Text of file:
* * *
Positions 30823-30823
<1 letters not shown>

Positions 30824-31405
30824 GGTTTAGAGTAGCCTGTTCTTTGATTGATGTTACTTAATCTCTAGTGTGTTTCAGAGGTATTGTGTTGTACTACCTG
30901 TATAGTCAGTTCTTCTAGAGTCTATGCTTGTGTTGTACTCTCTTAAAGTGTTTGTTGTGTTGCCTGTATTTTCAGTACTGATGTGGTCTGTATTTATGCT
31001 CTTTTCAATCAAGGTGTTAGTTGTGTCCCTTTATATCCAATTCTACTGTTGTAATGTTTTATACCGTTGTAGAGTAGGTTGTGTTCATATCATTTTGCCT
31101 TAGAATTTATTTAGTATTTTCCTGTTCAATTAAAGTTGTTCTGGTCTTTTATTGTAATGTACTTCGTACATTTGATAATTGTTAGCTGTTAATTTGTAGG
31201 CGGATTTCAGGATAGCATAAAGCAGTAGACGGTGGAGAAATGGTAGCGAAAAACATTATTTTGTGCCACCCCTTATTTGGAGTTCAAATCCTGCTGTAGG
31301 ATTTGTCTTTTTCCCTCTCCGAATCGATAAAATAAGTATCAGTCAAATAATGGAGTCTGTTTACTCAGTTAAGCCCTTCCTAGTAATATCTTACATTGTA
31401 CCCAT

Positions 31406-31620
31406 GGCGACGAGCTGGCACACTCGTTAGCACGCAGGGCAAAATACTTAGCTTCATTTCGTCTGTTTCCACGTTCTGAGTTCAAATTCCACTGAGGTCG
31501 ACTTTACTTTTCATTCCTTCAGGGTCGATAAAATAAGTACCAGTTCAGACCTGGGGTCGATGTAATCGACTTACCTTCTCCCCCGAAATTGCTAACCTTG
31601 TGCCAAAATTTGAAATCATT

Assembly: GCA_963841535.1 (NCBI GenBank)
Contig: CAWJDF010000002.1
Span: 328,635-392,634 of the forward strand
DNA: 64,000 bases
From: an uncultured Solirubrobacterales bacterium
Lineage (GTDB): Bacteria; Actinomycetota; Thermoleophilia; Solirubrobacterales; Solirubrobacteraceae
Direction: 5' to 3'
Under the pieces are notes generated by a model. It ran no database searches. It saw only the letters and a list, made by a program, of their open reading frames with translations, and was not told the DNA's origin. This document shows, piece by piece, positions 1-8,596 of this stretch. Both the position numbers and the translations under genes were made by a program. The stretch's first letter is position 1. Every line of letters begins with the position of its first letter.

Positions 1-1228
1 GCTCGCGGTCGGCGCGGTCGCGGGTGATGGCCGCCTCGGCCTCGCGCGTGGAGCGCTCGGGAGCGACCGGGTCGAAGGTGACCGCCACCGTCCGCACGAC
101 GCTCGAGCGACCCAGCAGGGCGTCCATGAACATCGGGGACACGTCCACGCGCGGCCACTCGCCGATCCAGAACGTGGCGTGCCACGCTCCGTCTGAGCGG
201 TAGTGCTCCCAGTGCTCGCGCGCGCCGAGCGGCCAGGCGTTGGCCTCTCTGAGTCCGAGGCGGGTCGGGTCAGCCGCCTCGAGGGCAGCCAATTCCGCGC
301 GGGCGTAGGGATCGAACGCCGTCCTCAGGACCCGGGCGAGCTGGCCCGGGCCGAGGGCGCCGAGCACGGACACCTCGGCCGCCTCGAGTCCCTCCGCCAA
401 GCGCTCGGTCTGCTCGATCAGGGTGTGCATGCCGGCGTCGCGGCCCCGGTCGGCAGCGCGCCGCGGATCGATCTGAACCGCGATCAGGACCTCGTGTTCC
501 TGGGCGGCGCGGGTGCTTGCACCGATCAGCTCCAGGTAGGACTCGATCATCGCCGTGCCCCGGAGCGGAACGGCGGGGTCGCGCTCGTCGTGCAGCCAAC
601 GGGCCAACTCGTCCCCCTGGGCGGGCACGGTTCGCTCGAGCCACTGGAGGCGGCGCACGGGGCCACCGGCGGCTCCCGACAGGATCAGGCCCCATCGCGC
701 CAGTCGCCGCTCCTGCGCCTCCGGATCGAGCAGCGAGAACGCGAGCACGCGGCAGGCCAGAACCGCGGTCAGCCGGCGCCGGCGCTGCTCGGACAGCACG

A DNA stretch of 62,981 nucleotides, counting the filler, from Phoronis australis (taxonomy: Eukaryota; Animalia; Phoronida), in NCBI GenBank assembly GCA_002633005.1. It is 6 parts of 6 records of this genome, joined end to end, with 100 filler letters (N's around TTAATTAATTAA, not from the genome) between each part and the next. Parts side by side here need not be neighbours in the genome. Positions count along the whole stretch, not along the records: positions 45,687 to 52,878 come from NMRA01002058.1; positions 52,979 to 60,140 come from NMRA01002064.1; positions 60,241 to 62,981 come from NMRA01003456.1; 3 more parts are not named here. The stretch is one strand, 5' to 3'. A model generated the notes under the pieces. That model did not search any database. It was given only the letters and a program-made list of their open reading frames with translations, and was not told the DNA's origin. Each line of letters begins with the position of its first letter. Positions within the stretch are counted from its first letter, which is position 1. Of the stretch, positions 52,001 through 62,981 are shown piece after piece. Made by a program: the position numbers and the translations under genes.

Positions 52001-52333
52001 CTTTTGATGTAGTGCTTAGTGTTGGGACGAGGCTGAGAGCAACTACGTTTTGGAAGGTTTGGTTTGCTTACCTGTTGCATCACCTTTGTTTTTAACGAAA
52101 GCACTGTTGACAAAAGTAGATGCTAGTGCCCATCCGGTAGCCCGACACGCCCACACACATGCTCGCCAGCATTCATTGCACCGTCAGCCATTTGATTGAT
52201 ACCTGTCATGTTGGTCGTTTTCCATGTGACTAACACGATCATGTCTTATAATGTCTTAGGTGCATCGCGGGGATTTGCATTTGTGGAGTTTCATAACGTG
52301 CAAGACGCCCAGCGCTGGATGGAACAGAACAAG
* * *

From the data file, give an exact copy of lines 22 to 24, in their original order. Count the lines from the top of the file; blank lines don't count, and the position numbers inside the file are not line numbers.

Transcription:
Under the pieces are notes generated by a model. It ran no database searches. It saw only the letters and a list, made by a program, of their open reading frames with translations, and was not told the DNA's origin. This document shows, piece by piece, positions 1-8,596 of this stretch. Both the position numbers and the translations under genes were made by a program. The stretch's first letter is position 1. Every line of letters begins with the position of its first letter.

Positions 1-1228
1 GCTCGCGGTCGGCGCGGTCGCGGGTGATGGCCGCCTCGGCCTCGCGCGTGGAGCGCTCGGGAGCGACCGGGTCGAAGGTGACCGCCACCGTCCGCACGAC